The turnaround might have come as a surprise for Cameron, who was part of the CWI for 17 years, having taken charge as board president in March 2013, replacing Julian Hunte, before which he was a vice president of the board. Cameron served in the president’s seat for three terms.

Incidentally, when the nominations for the elections were closed on February 24, Cameron and Nanthan were nominated twice: by the Windward Islands Cricket Board of Control (WICBC) and seconded by the Guyana Cricket Board (GCB), with the second hand of backing coming from his native Jamaica Cricket Association (JCA), subsequently seconded by the Barbados Cricket Association (BCA).

The opposition camp of Skerritt and Shallow were nominated by the Leeward Islands Cricket Board (LICB) and seconded by the Trinidad and Tobago Cricket Board (TTCB).

ESPNcricinfo understands that before the elections began on Sunday, one of the two representatives from TTCB raised a motion to conduct the voting through a secret ballot. It received majority support, thus deepening the mystery over who exactly voted for Cameron or Skeritt.

Each of the six territorial boards (JCA, BCA, WICB, LICB, TTCB and Guyana Cricket Association) had two votes each. The votes can be cast by two representatives nominated by each of the territorial boards.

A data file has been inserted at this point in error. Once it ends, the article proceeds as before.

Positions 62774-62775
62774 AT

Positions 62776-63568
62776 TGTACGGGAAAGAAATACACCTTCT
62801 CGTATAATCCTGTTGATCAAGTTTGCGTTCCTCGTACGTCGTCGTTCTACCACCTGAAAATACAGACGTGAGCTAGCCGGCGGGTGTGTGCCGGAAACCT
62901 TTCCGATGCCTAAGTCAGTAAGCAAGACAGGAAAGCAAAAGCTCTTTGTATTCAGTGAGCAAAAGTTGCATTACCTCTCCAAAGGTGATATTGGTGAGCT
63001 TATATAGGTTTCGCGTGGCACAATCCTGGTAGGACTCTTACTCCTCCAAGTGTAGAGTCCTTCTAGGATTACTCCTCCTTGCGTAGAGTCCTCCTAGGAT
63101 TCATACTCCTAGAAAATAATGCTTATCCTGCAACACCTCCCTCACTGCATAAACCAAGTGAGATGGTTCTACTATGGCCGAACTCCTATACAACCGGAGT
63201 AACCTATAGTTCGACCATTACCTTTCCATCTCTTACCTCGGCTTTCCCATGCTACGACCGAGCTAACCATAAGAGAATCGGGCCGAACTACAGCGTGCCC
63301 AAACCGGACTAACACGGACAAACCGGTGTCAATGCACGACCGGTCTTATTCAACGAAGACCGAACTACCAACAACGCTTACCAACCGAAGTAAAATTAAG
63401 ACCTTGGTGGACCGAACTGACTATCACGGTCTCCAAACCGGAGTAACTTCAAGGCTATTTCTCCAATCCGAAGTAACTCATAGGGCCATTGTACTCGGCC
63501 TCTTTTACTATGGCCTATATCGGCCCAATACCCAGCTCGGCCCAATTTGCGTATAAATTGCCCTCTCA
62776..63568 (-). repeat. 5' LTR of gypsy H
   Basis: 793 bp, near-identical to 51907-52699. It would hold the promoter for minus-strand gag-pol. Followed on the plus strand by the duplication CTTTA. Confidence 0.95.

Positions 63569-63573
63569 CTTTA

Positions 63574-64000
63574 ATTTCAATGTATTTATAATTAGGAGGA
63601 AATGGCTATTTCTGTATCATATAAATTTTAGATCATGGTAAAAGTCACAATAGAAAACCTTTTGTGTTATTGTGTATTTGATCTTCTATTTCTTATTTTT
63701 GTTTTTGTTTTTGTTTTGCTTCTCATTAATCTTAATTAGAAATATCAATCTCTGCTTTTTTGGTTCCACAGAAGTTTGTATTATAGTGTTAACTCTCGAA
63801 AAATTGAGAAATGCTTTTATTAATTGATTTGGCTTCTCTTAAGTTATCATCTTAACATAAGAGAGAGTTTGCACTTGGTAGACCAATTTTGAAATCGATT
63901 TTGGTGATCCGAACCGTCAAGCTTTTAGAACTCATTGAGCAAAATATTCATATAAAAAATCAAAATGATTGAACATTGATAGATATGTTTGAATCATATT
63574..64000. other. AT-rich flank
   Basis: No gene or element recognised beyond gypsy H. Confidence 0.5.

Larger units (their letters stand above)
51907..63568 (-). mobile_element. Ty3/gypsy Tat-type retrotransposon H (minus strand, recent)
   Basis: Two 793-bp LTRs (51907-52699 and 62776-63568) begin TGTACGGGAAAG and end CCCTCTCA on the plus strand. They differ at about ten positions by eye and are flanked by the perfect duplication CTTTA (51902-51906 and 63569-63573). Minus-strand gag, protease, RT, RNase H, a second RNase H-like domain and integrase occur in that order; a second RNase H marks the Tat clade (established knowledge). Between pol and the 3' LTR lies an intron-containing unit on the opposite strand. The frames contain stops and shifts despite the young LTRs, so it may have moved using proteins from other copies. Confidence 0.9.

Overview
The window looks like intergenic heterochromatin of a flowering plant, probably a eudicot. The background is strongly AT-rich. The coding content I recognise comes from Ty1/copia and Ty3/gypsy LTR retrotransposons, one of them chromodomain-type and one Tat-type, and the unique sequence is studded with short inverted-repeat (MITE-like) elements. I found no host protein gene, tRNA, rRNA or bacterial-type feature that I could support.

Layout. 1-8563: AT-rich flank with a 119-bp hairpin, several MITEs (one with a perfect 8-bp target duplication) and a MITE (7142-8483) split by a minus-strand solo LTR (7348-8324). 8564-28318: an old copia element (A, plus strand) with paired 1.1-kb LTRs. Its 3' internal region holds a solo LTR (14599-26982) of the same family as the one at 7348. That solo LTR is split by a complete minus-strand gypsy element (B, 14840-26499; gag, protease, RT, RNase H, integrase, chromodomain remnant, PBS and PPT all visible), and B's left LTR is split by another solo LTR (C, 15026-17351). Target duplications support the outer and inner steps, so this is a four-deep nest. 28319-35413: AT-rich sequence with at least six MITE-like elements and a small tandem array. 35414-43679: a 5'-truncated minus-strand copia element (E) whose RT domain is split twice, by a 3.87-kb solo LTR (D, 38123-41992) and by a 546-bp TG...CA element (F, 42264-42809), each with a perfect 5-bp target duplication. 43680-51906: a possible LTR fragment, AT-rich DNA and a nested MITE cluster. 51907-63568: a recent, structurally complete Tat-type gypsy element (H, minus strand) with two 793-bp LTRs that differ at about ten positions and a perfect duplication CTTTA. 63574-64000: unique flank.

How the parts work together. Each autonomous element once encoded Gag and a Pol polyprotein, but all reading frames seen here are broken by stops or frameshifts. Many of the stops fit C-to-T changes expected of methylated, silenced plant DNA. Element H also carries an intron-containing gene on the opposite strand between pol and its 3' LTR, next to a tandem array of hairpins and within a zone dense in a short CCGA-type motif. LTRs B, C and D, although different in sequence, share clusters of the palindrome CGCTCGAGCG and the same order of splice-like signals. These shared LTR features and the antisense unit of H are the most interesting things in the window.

In a brief statement issued by CWI, both Skerritt and Shallow said they were “humbled” by the victory. While Skerrit said the new administration would “pledge to work for improvement on and off the field for West Indies cricket”, Shallow claimed the change of guard was a “victory for West Indies Cricket.”

On February 21, Skerritt announced his intention to challenge the Cameron administration, motivated primarily to nip the latter’s plan to “implement sweeping changes to the democratic process of decision-making” in Caribbean cricket. Skerritt said Cameron’s desire to take “executive control“ was “troubling.”

“His desire to lead CWI as a full-time Executive is not reflective of the West Indies cricket ethos,” Skerritt and Shallow had said in an inaugural email to launch their campaign.

“By advancing his plans for an autocratic leadership structure, which marginalises the role of commercially recruited executives, the incumbent has placed his personal thinking diametrically opposed to the values of West Indies cricket.”